My Problem with the Free Will Argument9:00 AM
Nobody can snatch you out of the hands of God...but you can choose to walk away.
Nothing can separate you from the love of Christ...except yourself.
Proponents of the free will argument always say this cheerfully. Cheerfully. Every pastor I've heard preach, every layperson who's discussed Calvinism with me, they all say this cheerfully. It seems relieving. Hallelujah! Nothing and nobody but myself can take away my salvation!
And the thing I want to holler in confusion is But that's the only person I want stopped! That's the one person I want to be saved from!
Maybe I'm more of a sinner than the rest of Christendom. Maybe I'm the only one prone to wander, who often finds herself fascinated with the lust of the flesh and the lust of the eyes and the rest of the world in which I'm not supposed to be interested. One side of me starts wandering after shiny sin, and the other side tries to wrestle me to the ground: God, get her before it's too late!
John Donne's Batter my heart, three-personed God is no exaggeration. I pray this prayer for myself. I pray this for people going astray. I pray this for those too calloused to even care where they're going. Tackle them. Batter them. Hammer out their will until it bends towards You.
|For the record, I'm not reading about snipers....|
I believe in the strength of free will. We're born with a strong bent against God, against good, against sacrificial love -- even the best of us. That will, harnessed by the Spirit, held close to the heart of God, can accomplish great things. It's a strong force. It can love passionately. It can battle against evil.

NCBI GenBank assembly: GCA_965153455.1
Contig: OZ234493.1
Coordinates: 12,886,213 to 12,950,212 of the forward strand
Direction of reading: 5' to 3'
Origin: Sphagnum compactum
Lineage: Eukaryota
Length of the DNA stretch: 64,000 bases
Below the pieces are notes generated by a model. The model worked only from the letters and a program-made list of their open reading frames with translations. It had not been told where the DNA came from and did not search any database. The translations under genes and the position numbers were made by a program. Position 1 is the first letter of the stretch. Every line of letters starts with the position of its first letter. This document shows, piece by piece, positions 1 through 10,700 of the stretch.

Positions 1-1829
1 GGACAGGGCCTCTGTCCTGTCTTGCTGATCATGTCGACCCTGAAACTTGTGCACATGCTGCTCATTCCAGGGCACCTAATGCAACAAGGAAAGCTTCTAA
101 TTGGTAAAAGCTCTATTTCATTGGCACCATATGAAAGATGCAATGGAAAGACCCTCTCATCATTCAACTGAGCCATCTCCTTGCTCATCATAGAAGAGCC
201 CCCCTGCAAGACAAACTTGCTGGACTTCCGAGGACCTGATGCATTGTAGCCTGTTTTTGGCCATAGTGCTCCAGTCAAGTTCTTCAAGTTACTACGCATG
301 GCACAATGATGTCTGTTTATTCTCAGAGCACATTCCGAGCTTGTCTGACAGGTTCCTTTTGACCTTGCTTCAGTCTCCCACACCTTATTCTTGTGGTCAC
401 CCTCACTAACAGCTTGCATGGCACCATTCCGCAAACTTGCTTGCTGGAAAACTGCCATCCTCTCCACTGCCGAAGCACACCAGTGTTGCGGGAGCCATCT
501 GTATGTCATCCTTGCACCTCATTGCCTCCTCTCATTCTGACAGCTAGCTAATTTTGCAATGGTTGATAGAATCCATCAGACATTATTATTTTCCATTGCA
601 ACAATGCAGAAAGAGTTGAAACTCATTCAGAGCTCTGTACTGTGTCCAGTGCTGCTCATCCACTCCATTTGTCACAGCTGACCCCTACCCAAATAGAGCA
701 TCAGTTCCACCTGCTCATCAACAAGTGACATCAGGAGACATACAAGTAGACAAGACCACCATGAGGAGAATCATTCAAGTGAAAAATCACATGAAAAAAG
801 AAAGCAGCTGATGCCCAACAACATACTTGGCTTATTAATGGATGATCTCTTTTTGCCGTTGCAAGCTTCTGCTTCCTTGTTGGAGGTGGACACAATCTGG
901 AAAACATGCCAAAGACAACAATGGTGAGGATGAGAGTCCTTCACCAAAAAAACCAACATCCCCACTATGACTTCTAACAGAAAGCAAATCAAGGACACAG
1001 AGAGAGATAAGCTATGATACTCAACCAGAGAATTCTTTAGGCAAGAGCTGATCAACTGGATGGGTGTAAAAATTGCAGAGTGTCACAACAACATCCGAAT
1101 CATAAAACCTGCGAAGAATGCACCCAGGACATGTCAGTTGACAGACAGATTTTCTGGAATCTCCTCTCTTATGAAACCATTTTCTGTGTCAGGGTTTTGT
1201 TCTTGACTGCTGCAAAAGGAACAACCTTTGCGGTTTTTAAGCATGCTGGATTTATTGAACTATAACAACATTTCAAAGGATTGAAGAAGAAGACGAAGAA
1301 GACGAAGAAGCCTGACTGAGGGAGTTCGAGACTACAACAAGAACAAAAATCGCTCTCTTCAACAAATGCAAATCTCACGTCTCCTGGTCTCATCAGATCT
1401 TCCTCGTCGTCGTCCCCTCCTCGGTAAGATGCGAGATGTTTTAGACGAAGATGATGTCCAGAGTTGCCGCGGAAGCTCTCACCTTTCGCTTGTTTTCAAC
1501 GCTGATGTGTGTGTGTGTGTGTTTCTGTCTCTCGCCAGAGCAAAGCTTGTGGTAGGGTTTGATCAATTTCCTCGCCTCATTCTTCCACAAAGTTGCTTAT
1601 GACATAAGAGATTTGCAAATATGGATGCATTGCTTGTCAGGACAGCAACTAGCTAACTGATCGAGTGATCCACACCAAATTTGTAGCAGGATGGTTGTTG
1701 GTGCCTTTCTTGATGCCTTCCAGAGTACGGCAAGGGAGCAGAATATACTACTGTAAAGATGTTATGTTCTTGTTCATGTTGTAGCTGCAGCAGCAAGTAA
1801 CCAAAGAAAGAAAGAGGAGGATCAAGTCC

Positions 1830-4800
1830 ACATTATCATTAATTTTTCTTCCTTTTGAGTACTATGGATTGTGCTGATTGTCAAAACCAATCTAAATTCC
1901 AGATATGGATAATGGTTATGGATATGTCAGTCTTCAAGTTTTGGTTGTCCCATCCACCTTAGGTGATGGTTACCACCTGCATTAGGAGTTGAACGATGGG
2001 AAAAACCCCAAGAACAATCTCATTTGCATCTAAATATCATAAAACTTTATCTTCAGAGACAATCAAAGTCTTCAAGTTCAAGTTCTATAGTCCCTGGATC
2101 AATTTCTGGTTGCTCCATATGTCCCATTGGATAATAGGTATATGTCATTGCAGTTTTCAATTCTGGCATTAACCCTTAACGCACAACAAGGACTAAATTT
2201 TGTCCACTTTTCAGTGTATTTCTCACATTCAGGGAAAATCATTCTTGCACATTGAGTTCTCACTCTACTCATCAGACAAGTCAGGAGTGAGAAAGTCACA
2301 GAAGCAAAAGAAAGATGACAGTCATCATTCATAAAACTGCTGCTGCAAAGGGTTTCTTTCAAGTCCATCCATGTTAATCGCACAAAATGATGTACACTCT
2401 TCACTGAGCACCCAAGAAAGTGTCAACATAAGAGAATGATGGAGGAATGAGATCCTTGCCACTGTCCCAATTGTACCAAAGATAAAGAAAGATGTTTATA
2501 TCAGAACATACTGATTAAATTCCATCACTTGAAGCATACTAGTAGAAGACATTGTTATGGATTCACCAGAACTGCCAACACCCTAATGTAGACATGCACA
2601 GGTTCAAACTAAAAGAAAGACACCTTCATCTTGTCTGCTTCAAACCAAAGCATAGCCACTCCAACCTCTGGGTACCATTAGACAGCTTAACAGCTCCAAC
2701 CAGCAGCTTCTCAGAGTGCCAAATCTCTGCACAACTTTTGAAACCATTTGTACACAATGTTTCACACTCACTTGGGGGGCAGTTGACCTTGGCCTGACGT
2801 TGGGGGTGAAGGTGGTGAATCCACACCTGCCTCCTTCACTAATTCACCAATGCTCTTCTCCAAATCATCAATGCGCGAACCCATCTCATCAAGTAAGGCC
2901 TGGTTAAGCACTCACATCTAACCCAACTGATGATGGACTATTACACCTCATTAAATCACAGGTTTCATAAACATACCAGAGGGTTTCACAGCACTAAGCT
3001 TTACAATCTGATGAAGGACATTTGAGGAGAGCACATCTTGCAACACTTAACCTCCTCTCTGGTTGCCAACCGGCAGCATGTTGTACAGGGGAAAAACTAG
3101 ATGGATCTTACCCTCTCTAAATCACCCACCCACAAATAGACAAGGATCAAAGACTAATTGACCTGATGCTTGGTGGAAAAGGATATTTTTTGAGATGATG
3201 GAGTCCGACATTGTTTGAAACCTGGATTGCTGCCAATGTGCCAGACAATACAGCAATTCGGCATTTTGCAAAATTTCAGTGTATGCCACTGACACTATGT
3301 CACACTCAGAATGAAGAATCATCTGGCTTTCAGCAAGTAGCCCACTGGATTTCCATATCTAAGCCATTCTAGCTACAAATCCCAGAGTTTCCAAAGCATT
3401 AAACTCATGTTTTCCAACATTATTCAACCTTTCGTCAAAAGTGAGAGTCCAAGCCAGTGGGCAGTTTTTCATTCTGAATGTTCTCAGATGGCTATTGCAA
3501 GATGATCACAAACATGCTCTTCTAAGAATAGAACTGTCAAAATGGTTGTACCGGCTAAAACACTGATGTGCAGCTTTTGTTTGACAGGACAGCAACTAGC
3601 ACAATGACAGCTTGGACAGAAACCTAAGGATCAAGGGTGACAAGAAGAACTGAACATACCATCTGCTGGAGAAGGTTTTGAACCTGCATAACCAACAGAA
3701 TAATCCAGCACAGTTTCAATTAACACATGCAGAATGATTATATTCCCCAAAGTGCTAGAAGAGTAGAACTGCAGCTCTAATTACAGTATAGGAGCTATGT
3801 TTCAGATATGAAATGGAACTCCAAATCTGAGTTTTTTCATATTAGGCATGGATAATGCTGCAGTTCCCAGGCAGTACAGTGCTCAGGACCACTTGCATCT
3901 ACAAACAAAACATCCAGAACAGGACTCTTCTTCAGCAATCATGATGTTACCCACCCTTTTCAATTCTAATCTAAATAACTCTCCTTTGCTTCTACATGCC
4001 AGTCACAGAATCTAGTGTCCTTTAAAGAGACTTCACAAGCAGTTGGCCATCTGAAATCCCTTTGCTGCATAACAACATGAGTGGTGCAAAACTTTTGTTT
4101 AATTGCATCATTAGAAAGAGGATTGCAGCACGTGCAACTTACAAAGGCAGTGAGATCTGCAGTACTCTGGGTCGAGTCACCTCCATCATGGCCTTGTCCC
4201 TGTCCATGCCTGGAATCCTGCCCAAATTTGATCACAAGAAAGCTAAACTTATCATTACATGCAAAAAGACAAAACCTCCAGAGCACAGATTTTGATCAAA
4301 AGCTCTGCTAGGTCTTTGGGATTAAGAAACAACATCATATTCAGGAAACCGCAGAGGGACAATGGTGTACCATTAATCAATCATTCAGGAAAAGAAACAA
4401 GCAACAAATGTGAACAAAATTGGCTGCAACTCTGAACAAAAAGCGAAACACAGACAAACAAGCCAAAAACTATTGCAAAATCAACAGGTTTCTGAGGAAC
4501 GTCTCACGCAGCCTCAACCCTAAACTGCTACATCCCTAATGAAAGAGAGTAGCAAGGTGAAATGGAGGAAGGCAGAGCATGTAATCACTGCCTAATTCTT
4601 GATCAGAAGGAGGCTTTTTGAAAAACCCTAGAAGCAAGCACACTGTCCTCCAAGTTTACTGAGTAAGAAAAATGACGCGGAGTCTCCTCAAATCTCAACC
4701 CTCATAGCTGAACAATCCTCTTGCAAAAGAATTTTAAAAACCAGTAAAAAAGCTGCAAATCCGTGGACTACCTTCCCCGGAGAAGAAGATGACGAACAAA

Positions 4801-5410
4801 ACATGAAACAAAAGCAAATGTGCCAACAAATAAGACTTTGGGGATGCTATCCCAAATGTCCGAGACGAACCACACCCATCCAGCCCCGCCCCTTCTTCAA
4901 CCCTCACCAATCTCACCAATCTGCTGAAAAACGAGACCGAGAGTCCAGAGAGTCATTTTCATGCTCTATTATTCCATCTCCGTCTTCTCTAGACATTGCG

Yet even after justification, even while in the arms of God, it can be unruly, swayed by temptation, moved by things other than God's love. Or is that just me?
I realize that the discussion on election and free will is deeper than this. I just want to point out that I feel no comfort in the belief that my free will determines my end. If that's true, I'm doomed. I might as well give up already. And why pray for the friends and family who drift away? If God cannot bring them to Him in the first place, why waste my tears and prayers begging Him to bring them back? I should be begging the wayward soul who has already decided he's done with this Christianity thing.
I can't live with that. I'd just curl up and lose hope. It's a struggle to love God, it's a struggle to pursue sanctification. It seems like there's a war within my members with an uncertain outcome. Will I come out a Christian? Will I come out an apostate? How can I know my end? When I'm scared of myself and the things I might do and the places I might go, it comforts me so much to remember this: while I'm kicking and screaming and wanting to jump out of His hand, God holds on with His sovereign choice. He promises, You can walk away...but my child, I will never let go.